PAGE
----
Sorry, my posts haven’t been as regular. Second semester is quite a bit more demanding than first semester. However, I absolutely had to make sure I got this post in for anyone interested (or not interested for that matter) in the OR (Operating Room).

This will be a long so if you want to skip to good stuff.
Here’s a list of the order:
How to get OR exposure in nursing school
What it’s like in the OR
What to know for your first time in the OR
Resources if you want to be an OR RN/APRN

How to get OR exposure in nursing school

For my intermediate med-surg (med-surg 2) clinical rotation, we get floating opportunities to the OR, wound care, PACU, ED, cath lab, and endoscopy.

I only wanted to see if because of my absolute obsession with grey’s anatomy. I really had no interest at all of being any type of OR RN/APRN. I was lucky enough to get to get placed to float in the OR, which was absolutely life changing.(This just goes to show… BE OPEN-MINDED DURING NURSING SCHOOL! You get to a taste of so many different specialities!)

Interested in the OR? Find out which semester(s) have floating rotations in the OR. You should contact your student program manager, professor, or mentor. One, if not all, of the them can tell you. Every school is different on how they pick who gets to go to which rotations, but if you email your clinical instructor you will have a good chance of getting in the OR. As soon as I knew who to contact, I emailed her requesting to do OR for my floating rotation (including why will help your case).

What it’s like in the OR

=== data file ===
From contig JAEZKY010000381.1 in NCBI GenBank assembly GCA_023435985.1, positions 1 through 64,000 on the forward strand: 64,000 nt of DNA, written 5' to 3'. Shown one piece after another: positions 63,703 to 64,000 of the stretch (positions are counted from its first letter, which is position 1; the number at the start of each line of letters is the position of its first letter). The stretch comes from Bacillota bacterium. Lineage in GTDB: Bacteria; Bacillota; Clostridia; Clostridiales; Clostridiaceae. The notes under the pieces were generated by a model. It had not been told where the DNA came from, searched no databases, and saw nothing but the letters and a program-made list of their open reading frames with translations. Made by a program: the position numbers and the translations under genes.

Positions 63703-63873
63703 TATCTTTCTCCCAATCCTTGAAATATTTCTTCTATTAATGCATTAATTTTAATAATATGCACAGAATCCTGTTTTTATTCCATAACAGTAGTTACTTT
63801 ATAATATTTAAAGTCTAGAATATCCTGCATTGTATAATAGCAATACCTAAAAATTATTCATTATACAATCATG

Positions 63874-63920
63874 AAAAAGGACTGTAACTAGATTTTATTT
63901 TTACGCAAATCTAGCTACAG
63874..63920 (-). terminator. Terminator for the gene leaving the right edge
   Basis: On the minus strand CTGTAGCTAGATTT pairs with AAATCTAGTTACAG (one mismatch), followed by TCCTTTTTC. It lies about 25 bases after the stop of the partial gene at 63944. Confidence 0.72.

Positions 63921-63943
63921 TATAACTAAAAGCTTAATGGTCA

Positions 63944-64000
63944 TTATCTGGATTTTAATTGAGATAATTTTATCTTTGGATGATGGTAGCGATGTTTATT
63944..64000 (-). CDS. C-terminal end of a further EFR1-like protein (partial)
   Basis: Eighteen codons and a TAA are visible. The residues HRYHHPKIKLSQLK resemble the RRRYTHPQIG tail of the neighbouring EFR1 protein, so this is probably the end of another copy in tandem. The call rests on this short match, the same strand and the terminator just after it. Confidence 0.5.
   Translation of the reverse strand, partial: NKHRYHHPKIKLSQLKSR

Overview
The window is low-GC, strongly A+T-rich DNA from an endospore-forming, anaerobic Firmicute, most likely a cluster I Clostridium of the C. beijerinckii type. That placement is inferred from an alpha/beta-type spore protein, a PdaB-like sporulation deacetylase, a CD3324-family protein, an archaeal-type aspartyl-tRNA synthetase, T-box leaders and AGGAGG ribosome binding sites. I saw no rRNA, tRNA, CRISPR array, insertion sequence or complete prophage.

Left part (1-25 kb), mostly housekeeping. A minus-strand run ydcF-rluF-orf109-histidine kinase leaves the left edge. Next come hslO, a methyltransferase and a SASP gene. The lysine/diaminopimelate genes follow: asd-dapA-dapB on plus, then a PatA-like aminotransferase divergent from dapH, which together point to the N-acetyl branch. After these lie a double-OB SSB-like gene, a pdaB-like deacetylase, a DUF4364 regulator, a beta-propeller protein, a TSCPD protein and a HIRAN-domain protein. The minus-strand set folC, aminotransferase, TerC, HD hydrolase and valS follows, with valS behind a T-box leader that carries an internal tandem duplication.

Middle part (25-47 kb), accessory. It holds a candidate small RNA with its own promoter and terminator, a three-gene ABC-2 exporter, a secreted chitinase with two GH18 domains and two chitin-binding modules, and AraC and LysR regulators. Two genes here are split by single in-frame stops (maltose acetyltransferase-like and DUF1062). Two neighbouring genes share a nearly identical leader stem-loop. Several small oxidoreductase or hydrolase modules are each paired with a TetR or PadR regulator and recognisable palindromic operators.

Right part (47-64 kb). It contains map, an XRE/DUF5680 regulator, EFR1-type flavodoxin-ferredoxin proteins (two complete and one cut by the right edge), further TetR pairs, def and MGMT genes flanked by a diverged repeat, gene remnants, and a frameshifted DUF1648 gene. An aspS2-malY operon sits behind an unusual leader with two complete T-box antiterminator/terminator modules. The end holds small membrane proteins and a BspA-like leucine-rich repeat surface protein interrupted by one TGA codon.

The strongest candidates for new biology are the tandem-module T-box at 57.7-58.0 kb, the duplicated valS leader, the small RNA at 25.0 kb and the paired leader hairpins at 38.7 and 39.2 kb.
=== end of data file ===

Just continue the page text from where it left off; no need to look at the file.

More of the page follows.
AMAZING! It is a totally different atmosphere! As soon as you step in, you can smell the collaboration and passion in the air. People work in the OR because they WANT to be there. Therefore, you see people at a whole new level. They are constantly innovating, collaborating, and communicating. The OR is very much about team work. Everyone you work with has a purpose. That purpose is to make sure the surgery achieves its purpose and the patient has the best possible outcome.

It is absolute organized chaos. The equipment and schedule is extremely organized, yet the execution of such is absolute chaos. People are buzzing around completing whatever task it is they must complete. Surgeons are going from one OR to another trying to stay on time for each surgery. Nurses are preparing surgeries, preparing surgeons, finishing up surgeries, calling time-outs, etc. It is not a place I recommend if you cannot be flexible. While there is a general consensus of what must get done, everything varies on how. People have different preferences and unpredictable things come up during surgery. (This is purely based on my own experience. I’m sure not every OR is like this.)

Synergy is what fuels the OR – BKT

During my float in the OR I got to see,

  • a craniotomy
  • lumbar spinal fusion
  • hernia repair (via the Da Vinci)
  • total hip replacement
  • fractured clavicle repair
  • appendectomy
  • wound vac removal and suturing of abdomen

What to know for your first time in the OR

This might be the most important part of the whole post. I searched far and wide on google trying to prepare myself for what I might see. I wanted to be sure I make the most of my experience. Here is what you need to know (and not know):
  1. You don’t need to become an OR expert overnight. During this float, you will be OBSERVING! You can stop hyperventilating now.
  2. Know what you want to see! My goal since forever has been to see a brain. As soon as I met the charge nurse, I told her the top surgeries I wanted to see (Neuro, Cardio, Da Vinci-related). She did her best to make it happen (plot twist: I saw a brain!!!).